• Regardless of the above point, notice that during the for-loop, it holds that iteration == countInSquare. So strictly speaking, the variable countInSquare is unnecessary and could be replaced by just iteration when needed.

• You could consider making the number of iterations and the second operand of the % operand constants to allow for easier modification and perhaps to slightly improve readability.

• Instead of typing (4.0 * countInCircle / countInSquare) twice, we could make a function that takes the two variables as parameters. This would allow us to save some typing, and again to protect us from unintended mistakes.

#include <random>
std::default_random_engine              generator;


If you require portable and reproducible results from your random engine, consider specifying the exact random engine you want instead of relying on an implementation-defined alias.

// GCC & Clang
using minstd_rand0 = linear_congruential_engine<uint_fast32_t, 16807, 0, 2147483647>;
using default_random_engine = minstd_rand0;

// MSVC
using default_random_engine = mt19937;


std::uniform_real_distribution<double>  distribution(0,1);


For distributions, the standard doesn't require the result to be reproducible and identical across all implementations. If you care for portability, you'll need to write/copy the specific distribution behavior you want.

inline double getRandDart() {return distribution(generator);}

// A dart thrown has a random x/y value in the range 0->1 (top right quadrant).
// A dart is outside the circle if x^2 + y^2 > 1  (note 1^2 is 1)


This is an example of where the comment doesn't match the function. The function getRandDart() doesn't return a dart. It returns a single magnitude instead of a Dart/Vec2d.

    for(long iteration = 0; iteration <= 10'000'000'000; ++iteration) {


Did you intend for ten billion and one iterations (<=)?

    long     countInSquare   = 0;
for(long iteration = 0; iteration <= 10'000'000'000; ++iteration) {
countInSquare   += 1;
if (iteration % 10'000'000 == 0) {
std::cout << iteration << " " << (4.0 * countInCircle / countInSquare) << "\n";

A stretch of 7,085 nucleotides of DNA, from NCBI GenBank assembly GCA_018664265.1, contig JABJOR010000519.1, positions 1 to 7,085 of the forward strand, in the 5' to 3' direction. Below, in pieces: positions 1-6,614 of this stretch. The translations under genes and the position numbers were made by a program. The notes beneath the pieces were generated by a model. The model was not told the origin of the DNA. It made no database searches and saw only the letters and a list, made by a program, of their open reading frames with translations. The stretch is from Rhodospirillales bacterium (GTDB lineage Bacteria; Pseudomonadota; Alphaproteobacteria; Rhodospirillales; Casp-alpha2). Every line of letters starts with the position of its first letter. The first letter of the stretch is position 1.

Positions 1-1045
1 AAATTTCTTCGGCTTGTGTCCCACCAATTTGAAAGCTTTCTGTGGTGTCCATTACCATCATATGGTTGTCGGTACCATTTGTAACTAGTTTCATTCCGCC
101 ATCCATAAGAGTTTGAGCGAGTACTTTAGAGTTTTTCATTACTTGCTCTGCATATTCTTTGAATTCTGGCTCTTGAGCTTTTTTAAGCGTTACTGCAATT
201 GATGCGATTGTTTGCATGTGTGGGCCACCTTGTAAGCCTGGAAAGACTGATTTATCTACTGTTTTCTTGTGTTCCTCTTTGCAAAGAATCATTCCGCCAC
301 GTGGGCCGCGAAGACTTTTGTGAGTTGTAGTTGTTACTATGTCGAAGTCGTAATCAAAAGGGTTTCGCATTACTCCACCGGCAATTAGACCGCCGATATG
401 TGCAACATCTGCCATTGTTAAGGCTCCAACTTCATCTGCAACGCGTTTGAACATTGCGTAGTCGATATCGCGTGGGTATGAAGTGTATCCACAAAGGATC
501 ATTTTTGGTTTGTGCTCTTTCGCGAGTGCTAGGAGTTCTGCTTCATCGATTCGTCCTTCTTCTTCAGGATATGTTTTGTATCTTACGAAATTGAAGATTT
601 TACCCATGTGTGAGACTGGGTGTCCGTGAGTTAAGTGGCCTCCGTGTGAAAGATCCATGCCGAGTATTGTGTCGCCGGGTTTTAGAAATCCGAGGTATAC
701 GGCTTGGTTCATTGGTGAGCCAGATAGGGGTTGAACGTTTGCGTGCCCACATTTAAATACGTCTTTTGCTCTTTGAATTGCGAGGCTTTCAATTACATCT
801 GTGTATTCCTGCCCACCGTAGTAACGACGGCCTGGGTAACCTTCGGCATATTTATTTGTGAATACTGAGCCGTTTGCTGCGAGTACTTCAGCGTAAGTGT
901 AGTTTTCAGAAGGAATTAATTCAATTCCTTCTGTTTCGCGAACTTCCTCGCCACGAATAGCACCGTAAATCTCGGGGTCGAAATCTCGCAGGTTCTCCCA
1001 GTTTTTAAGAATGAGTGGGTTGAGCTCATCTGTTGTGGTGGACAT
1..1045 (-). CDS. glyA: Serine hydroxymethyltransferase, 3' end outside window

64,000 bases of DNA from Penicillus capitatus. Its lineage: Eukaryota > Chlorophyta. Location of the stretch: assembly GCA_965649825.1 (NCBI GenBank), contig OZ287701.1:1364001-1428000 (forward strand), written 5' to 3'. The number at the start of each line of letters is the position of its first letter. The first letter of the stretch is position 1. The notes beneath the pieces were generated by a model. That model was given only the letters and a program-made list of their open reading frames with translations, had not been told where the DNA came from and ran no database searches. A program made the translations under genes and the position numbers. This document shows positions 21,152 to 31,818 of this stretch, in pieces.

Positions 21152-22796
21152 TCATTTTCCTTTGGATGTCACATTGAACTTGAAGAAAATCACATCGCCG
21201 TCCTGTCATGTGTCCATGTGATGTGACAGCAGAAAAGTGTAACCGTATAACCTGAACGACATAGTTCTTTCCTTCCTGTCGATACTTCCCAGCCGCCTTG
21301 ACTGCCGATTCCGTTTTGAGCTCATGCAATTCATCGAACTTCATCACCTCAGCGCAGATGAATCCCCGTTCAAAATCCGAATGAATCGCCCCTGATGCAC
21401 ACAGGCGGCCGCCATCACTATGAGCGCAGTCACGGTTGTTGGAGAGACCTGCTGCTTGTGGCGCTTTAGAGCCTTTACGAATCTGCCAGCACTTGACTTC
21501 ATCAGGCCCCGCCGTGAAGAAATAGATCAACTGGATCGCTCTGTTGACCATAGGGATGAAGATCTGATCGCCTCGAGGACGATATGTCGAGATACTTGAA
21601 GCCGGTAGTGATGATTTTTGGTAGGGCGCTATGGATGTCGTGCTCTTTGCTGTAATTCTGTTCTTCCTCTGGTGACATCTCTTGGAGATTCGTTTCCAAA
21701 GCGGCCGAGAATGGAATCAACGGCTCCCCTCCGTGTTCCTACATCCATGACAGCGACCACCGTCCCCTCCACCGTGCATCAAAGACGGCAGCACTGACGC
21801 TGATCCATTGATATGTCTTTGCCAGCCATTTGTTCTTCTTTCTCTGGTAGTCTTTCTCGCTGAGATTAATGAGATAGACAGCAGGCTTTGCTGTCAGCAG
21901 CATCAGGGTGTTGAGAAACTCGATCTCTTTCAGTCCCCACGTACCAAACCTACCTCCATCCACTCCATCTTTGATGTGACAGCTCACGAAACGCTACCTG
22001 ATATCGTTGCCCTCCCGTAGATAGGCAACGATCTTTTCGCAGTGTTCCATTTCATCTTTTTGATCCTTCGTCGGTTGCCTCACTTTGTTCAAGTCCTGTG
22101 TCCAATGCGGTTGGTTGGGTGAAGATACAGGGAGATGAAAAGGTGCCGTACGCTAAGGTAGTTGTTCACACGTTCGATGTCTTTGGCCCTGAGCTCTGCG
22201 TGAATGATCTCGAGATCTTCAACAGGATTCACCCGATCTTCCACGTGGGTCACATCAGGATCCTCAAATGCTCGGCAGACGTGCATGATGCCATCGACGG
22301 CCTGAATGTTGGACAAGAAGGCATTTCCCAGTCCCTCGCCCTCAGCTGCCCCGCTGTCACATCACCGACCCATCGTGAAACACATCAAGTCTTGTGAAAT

Do you need countInSquare? Both iteration and countInSquare are maintaining the same count.

When you don't care for the size in which an integer can represent because the value is countable, simply use int. In this case, you went with long as you needed a larger integral type to hold a value that couldn't be represented by an int. Compiling in an environment where long is 32-bit (windows) would obviously be bad. In these cases, use a specific fixed width integer type from <cstdint>. auto also works in determining the correct type (64-bit long on gcc/clang, 64-bit long long on msvc).

        countInCircle   += (d >= 1.0) ? 0 : 1;


        countInCircle   += (d < 1.0);


You can tighten the inner loop by reorganizing the operations. Rather than checking every iteration to report, tile the iterations into groups that calculate between reports.

    constexpr auto totalIterations = 10'000'000'001;
constexpr auto reportInterval = 10'000'000;
constexpr auto reports = std::div(totalIterations, reportInterval);

while (reports.quot--) {
for (auto iteration = 0; iteration < reportInterval; ++iteration) {
const auto x = getRandDart();
const auto y = getRandDart();
const auto d = x * x + y * y;
countInCircle += (d < 1.0);
}
countInSquare += reportInterval;
std::cout << countInSquare << " " << (4.0 * countInCircle / countInSquare) << "\n";
}

while (reports.rem--) {
const auto x = getRandDart();
const auto y = getRandDart();
const auto d = x * x + y * y;
countInCircle += (d < 1.0);
}

std::cout << "\n\n" << std::setprecision(9) << (4.0 * countInCircle / totalIterations) << "\n";